Are you more likely to act as the “Border Patrol” determining who is “legal” or as Jesus who doesn’t seem to care about status?  What pulls you toward one or the other?

Day 21 – Stranger Love

Genesis 11:1-9

Now the whole earth had one language and the same words. And as they migrated from the east, they came upon a plain in the land of Shinar and settled there. And they said to one another, “Come, let us make bricks, and burn them thoroughly.” And they had brick for stone, and bitumen for mortar. Then they said, “Come, let us build ourselves a city, and a tower with its top in the heavens, and let us make a name for ourselves; otherwise we shall be scattered abroad upon the face of the whole earth.” The Lord came down to see the city and the tower, which mortals had built. And the Lord said, “Look, they are one people, and they have all one language; and this is only the beginning of what they will do; nothing that they propose to do will now be impossible for them. Come, let us go down, and confuse their language there, so that they will not understand one another’s speech.” So the Lord scattered them abroad from there over the face of all the earth, and they left off building the city. Therefore it was called Babel, because there the Lord confused the language of all the earth; and from there the Lord scattered them abroad over the face of all the earth.

Ched Myers in his book, “Our God Is Undocumented”, makes the case that cultural and linguistic diversity is God’s plan for humanity.  Interpreting the story of the tower of Babel, Myers suggest that cultural and linguistic homogeneity is the plan of  the powers of the city-state (“let us…”) to unite and mobilize human capital to build a monument around which all life will gravitate and from which all life will be ordered.  Babel is more than simply a beautiful skyscraper.  Babel represents the imperial center of the world that controls global life socially, economically and spiritually.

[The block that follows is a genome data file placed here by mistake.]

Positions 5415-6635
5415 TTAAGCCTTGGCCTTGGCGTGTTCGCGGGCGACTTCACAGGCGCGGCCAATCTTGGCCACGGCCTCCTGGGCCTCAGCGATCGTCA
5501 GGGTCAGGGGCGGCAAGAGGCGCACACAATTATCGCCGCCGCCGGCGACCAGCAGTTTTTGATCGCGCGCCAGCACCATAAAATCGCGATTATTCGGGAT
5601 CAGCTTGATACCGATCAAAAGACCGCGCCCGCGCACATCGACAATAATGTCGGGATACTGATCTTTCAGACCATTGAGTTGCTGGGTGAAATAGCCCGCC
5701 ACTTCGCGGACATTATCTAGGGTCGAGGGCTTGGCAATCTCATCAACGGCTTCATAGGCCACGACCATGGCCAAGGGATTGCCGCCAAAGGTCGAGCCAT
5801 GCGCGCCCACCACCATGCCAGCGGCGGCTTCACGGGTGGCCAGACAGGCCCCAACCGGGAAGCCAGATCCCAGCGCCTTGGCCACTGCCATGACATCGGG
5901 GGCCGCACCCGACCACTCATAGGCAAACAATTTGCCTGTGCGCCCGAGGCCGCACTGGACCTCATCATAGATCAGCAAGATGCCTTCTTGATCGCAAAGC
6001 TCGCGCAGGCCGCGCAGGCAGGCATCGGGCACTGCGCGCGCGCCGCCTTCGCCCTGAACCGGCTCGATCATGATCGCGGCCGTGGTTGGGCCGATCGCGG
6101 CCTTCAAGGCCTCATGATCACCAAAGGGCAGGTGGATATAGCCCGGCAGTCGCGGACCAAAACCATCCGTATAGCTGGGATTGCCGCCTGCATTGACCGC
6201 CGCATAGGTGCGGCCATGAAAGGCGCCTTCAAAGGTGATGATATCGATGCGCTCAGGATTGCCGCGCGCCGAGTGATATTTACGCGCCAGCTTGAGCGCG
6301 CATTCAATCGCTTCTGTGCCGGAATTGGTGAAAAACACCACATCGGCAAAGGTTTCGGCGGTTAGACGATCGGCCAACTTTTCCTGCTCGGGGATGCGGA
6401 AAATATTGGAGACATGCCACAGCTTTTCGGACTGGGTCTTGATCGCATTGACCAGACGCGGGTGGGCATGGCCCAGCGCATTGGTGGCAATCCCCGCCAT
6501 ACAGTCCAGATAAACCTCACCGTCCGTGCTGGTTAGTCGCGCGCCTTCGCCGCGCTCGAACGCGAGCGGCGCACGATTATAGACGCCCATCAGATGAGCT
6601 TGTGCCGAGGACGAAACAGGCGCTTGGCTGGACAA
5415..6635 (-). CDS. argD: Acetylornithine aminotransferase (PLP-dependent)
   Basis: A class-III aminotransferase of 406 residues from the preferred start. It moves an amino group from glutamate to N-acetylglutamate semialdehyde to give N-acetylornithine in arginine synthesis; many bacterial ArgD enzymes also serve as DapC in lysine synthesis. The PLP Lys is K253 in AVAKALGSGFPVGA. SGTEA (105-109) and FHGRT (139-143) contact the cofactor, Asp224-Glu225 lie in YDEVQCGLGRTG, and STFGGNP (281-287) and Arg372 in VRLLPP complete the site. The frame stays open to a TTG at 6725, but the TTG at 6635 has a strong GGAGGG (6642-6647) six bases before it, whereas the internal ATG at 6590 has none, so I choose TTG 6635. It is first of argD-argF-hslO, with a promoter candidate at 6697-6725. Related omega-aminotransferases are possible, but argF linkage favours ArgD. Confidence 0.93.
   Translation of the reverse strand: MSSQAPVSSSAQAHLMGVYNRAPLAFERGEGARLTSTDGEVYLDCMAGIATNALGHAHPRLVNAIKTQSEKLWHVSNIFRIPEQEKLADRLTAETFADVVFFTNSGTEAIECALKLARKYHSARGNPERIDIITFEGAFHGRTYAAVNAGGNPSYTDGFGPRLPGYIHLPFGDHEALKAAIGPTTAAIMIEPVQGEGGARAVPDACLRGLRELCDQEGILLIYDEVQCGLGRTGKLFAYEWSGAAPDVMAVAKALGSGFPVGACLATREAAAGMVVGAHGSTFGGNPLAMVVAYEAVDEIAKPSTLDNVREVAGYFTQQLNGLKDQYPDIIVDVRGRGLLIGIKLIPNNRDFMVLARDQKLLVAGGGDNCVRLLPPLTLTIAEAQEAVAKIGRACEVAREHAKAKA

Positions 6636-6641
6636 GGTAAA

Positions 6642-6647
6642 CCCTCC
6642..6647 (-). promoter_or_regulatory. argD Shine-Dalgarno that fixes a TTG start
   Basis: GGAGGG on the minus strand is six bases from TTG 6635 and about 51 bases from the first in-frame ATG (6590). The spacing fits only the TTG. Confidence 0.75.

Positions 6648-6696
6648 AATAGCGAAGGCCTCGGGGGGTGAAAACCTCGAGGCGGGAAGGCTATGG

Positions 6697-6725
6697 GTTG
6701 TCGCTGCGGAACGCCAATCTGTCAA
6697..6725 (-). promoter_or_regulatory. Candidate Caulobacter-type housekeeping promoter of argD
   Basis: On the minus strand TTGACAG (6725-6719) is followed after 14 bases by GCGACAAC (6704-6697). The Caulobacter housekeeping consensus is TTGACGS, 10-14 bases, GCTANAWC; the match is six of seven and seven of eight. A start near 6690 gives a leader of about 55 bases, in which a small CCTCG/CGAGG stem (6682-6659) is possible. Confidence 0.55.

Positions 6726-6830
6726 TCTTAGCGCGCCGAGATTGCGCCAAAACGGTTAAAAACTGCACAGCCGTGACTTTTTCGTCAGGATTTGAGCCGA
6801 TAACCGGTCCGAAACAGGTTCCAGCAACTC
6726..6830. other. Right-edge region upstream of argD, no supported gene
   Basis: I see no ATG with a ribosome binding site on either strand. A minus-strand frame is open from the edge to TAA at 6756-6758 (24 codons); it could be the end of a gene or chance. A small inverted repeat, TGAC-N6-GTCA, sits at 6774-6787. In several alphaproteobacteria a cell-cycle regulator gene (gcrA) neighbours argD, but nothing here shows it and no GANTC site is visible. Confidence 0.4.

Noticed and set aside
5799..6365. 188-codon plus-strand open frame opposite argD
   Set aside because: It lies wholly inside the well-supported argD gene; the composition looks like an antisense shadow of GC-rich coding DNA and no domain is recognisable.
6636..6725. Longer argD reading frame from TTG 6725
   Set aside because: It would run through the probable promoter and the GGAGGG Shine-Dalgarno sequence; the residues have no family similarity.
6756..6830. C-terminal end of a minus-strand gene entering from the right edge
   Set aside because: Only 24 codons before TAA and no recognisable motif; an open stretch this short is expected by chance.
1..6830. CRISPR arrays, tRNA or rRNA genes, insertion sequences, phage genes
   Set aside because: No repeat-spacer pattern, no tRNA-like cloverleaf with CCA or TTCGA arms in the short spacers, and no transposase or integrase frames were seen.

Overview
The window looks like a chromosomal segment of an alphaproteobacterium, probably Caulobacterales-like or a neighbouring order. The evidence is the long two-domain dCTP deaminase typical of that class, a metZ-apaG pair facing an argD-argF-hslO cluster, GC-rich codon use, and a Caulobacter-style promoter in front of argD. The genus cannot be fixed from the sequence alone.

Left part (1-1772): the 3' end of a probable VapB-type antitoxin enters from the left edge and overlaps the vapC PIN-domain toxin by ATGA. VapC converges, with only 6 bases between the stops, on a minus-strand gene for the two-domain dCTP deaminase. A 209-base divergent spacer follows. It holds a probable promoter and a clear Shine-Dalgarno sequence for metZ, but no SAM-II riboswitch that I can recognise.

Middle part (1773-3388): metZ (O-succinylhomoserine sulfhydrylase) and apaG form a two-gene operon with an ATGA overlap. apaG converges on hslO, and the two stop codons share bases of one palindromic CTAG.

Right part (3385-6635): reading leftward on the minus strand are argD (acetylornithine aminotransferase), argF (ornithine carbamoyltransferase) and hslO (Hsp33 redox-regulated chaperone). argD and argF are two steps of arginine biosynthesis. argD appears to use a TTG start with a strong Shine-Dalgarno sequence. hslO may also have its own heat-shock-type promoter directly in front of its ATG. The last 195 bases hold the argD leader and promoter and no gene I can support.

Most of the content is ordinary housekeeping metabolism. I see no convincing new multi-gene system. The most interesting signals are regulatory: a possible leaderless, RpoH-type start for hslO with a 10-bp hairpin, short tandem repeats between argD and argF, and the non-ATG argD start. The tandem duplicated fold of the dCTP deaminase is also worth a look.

God’s response to what Myers calls “the problem of imperial monoculture” is to “confuse their languages”.  God “decentralizes” Babel by dispersing and diversifying the people once again.  Rather than the scattering being an act of punishment, Myers sees it as an act of liberation.  Diversity (as seen in all of creation) is God’s will.  Yet humanity continues to centralize and homogenize, to assimilate and dominate to fulfill imperialist agendas.